Бэтем-Эдвардс Матильда Барбара (Matilda Barbara Betham-Edwards)
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Size 234 high x 156 wide, 144 pages
Published May 2006
"An excellent book about an unjustly forgotten but important late-Victorian figure who did so much to explain the French to the British."
Professor of French Cultural History
"A very interesting book about a fascinating woman who dedicated much of her life to the promotion of better understanding between the English and he French, giving also a shrewd insight into the history of women as they struggled for independence in the nineteenth century."
Ministre Conseiller, French Embassy
Novelist, Travel writer and Francophile
by Joan Rees
“One of the most remarkable
of the group of distinguished women
whom we now call Mid-Victorian.”
This comment by the nineteenth century novelist and feminist, Sarah Grand, is an apt summary of the life and career of Matilda Betham-Edwards. Born to a farming family in Suffolk and always warmly attached to her native county, she published her first novel when she was twenty-one and her last when she was over seventy. At all times she was thoroughly engaged with the concerns and leading personalities of contemporary life. She writes intimately of George Eliot and Henry James among other major figures, and the impact of Darwinism is one of the subjects which she treats with acuteness and verve in both her autobiographical writing and her novels of contemporary English life.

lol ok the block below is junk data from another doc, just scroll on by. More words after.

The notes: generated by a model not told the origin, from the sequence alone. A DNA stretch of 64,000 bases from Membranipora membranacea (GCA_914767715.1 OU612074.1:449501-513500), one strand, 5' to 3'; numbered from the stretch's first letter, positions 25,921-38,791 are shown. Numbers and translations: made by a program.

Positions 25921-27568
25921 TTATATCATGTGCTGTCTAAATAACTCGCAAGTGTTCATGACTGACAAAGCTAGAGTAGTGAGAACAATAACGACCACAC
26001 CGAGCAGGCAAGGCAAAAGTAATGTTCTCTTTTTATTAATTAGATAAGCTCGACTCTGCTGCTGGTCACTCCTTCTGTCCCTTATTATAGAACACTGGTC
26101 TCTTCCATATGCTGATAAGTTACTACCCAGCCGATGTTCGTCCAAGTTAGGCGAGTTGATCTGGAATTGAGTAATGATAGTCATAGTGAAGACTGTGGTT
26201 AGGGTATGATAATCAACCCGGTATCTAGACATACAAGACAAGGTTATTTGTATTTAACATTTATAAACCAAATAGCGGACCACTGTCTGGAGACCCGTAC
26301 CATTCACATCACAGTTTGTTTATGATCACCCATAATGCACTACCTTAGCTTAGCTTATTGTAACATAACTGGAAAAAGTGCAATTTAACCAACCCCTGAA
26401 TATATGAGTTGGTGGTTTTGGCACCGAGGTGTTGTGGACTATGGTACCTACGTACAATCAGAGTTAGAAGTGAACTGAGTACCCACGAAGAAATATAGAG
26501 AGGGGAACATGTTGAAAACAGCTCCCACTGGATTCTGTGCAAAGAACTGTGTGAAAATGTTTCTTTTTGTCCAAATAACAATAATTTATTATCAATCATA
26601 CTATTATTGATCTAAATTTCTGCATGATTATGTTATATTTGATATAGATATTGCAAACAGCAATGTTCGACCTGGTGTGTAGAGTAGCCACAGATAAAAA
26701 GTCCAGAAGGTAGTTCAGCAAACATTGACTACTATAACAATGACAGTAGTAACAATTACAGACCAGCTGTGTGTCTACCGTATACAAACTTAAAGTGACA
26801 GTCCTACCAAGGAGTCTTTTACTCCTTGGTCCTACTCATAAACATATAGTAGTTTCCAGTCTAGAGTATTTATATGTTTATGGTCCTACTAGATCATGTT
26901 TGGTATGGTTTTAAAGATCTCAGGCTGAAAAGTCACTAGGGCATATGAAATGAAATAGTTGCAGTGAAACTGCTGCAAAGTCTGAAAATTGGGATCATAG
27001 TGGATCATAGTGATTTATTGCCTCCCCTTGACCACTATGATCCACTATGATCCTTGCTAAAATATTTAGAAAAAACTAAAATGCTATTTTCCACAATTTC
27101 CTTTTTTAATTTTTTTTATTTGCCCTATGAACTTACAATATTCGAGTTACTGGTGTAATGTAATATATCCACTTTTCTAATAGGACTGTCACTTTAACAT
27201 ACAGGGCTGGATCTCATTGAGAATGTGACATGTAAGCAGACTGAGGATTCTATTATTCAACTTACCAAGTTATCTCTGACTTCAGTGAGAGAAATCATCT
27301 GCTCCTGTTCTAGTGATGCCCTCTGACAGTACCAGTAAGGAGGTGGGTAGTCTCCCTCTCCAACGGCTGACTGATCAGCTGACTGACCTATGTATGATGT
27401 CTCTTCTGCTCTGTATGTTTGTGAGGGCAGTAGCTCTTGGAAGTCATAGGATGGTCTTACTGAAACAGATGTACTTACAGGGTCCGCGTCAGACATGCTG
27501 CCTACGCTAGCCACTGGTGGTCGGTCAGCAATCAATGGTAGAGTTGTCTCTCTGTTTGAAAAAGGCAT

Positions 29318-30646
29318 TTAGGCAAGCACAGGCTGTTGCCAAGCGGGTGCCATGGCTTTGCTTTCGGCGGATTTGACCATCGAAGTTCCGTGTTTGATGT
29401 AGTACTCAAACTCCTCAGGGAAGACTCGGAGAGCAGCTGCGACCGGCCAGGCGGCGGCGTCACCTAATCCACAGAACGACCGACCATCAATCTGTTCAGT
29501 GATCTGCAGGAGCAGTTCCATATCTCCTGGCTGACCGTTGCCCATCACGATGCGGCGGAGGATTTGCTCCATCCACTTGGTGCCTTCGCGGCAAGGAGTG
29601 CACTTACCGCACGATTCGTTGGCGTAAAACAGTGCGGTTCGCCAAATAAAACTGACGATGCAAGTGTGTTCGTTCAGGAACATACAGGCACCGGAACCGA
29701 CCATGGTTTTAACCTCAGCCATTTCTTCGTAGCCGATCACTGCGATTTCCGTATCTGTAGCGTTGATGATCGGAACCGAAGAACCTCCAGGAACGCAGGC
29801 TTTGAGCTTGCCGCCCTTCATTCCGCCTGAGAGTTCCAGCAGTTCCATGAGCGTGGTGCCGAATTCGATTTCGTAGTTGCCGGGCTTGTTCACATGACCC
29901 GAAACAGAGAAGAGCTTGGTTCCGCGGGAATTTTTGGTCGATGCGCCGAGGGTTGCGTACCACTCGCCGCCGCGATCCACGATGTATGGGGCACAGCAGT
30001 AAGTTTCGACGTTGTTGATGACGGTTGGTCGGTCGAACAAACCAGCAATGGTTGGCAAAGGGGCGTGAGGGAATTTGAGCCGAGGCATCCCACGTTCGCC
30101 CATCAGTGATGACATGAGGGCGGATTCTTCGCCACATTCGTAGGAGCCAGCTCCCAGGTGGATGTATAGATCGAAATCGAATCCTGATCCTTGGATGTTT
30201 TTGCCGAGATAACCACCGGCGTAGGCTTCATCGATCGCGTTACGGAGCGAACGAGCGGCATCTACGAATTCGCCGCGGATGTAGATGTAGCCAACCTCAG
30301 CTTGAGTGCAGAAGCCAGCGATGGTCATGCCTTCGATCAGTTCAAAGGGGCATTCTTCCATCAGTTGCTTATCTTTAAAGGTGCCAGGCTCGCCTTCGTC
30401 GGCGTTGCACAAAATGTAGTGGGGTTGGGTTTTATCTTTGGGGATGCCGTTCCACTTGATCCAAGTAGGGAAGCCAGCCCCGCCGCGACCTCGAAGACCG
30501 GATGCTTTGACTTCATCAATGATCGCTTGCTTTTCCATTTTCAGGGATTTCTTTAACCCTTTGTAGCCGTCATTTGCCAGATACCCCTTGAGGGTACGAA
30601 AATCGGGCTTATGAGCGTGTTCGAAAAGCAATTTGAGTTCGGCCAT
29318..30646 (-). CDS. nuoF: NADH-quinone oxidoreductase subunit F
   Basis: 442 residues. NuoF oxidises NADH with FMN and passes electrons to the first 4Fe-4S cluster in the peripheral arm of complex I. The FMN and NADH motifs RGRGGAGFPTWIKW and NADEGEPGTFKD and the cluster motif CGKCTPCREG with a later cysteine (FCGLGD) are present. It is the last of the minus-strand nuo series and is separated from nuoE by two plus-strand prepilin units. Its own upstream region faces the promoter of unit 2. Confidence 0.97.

Her interests range widely but a major commitment of her life and work was to France and the French. Of Huguenot descent, she considered France her second native land and made it her mission to bring about better understanding and sympathy between the two countries who shared her allegiance. The French government made her an Officier de l’Instruction Publique de France in recognition of her untiring efforts towards the establishment of a genuine and lasting entente cordiale. She was awarded a medal at the Anglo-French Exhibition of 1908.
Her relationship with her cousin, Amelia Edwards, author of A Thousand Miles up the Nile, is a continuing strand throughout her life and its history provides a fascinating insight into the personal strains on women of the period as they struggled for success and independence.
Joan Rees is Emeritus Professor of English at the University of Birmingham.
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